Our weekly SoCal IP Institute meeting on Monday, July 22, 2013 will be a discussion of a 9thCircuit decision regarding the payment of royalties of agreements involving expired patent rights and the standard for pleading fraud in a trademark application before the USPTO . Brief synopses of the cases appear below.

Kimble v. Marvel Enter., Inc., Case No. 11-15605 (9th Cir. July 16, 2013) (available here). The district court held that Kimble was not entitled to continued payments under a license agreement after the patent that formed a portion of the dispute between the parties had expired.  Kimble argued that he licensed other technology in addition to the patent.  The 9th Circuit, somewhat reluctantly, found, in view of the binding Supreme Court precedent of Brulotte v. Thys Co., 379 U.S. 29 (1964), that a so-called “hybrid” licensing agreement encompassing inseparable patent and non-patent rights is unenforceable beyond the expiration date of the underlying patent, unless the agreement provides a discounted rate for the non-patent rights or some other clear indication that the royalty at issue was in no way subject to patent leverage.”  Thus, the district court’s determination was affirmed.

Caymus Vineyards v. Caymus Medical, Inc., Opp. No. 91/204,667 (T.T.A.B. July 12, 2013) (available here). Caymus Vineyards opposed the registration of the mark “CAYMUS MEDICAL” in view of its registration of the mark “CAYMUS”.  Caymus Medical filed a cancellation counterclaim on grounds of fraud and geographic descriptiveness.  Specifically, Caymus Medical argued that Caymus Vineyards had failed, in response to a request from the Examining Attorney, to point out that the word Caymus is geographically descriptive of a known wine-growing location.  The Board agreed that this claim and the supporting information provided was sufficient to meet the heightened fraud pleading standard.  However the Board granted opposer’s motion to dismiss applicant’s second counterclaim related to geographic descriptiveness because it was barred by the 5-year statute of limitations embodied in Section 14 of the Trademark Act (the mark had already been renewed once).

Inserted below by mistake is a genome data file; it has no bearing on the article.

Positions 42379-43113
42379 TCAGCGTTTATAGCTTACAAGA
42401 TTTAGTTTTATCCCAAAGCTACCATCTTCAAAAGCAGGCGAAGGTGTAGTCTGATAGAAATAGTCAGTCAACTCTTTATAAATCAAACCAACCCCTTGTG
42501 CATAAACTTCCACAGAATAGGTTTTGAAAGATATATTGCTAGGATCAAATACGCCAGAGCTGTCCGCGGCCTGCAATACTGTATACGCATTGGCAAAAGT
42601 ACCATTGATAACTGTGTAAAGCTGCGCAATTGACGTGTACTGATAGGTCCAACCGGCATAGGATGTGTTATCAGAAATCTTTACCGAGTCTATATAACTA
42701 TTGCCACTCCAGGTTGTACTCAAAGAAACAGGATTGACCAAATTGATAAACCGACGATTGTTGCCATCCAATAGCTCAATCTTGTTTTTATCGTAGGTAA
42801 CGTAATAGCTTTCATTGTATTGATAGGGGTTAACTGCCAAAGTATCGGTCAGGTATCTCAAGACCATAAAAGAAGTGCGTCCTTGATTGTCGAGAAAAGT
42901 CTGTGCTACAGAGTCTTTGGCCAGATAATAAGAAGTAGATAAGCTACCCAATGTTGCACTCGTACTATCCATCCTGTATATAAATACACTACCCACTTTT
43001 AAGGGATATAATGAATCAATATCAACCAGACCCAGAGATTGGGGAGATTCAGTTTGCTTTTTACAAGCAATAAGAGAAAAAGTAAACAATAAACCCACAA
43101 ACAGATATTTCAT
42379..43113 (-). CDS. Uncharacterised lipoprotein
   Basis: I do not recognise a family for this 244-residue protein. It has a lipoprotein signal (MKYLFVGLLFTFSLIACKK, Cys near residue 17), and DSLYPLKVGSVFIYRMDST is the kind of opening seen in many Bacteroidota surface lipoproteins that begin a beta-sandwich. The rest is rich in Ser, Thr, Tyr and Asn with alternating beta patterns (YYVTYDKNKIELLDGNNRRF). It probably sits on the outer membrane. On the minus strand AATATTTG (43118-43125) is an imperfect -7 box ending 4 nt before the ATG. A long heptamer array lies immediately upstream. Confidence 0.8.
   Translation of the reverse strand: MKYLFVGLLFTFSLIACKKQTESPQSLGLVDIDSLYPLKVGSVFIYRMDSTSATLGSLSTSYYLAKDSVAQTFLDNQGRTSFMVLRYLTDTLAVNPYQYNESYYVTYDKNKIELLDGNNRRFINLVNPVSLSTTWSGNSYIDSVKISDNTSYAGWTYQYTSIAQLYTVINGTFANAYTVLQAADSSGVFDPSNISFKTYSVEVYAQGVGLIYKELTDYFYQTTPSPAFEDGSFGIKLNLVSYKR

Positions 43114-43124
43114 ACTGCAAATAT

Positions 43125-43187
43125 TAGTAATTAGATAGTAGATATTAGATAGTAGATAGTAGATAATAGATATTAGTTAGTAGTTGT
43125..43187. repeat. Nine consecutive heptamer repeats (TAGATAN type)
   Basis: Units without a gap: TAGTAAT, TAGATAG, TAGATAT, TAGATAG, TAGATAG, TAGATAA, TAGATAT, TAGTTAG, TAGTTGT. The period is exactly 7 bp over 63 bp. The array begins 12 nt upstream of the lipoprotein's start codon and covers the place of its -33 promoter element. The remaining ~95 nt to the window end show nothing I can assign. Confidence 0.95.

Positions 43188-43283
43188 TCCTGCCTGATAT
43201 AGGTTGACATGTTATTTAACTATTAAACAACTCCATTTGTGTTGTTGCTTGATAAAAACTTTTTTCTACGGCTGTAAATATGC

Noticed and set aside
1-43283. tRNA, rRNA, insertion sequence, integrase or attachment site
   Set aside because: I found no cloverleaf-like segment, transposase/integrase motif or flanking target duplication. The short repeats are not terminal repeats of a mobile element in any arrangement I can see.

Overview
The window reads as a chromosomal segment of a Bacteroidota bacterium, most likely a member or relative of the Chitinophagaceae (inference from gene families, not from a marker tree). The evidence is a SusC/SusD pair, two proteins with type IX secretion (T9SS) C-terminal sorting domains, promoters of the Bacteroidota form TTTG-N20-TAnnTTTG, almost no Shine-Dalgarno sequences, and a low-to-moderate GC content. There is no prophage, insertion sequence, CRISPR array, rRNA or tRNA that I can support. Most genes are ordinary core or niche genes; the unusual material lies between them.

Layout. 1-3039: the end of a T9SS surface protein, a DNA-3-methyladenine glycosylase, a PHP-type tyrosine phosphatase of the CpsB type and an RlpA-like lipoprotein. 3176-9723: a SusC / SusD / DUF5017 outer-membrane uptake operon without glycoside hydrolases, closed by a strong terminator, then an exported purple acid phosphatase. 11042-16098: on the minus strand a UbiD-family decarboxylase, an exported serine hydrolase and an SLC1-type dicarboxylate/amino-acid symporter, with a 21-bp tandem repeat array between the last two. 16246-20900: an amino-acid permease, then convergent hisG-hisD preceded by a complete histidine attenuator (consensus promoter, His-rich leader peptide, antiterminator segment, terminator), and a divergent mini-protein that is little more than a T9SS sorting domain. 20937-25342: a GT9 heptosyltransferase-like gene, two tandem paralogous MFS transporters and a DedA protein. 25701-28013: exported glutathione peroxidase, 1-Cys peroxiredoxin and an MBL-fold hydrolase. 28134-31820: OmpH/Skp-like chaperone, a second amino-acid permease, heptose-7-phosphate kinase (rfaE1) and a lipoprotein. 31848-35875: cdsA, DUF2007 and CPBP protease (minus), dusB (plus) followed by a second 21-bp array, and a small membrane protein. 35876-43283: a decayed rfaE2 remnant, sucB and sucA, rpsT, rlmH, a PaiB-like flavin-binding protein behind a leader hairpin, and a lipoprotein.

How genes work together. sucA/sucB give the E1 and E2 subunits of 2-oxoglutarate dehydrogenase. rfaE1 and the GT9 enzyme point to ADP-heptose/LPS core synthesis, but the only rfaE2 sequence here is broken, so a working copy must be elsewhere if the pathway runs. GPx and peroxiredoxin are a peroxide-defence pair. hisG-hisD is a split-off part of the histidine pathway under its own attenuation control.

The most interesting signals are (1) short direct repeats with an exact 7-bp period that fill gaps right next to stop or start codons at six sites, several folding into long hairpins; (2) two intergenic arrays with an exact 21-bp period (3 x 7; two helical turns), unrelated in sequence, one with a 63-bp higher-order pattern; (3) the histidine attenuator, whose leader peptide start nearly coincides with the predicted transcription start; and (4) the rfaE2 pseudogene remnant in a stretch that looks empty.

All are invited to join us in our discussion during the SoCal IP Institute meeting on Monday, July 22, 2013 at Noon in our Westlake Village office. This activity is approved for 1 hour of MCLE credit. If you will be joining us, please RSVP to Noelle Smith by 9 am Monday morning.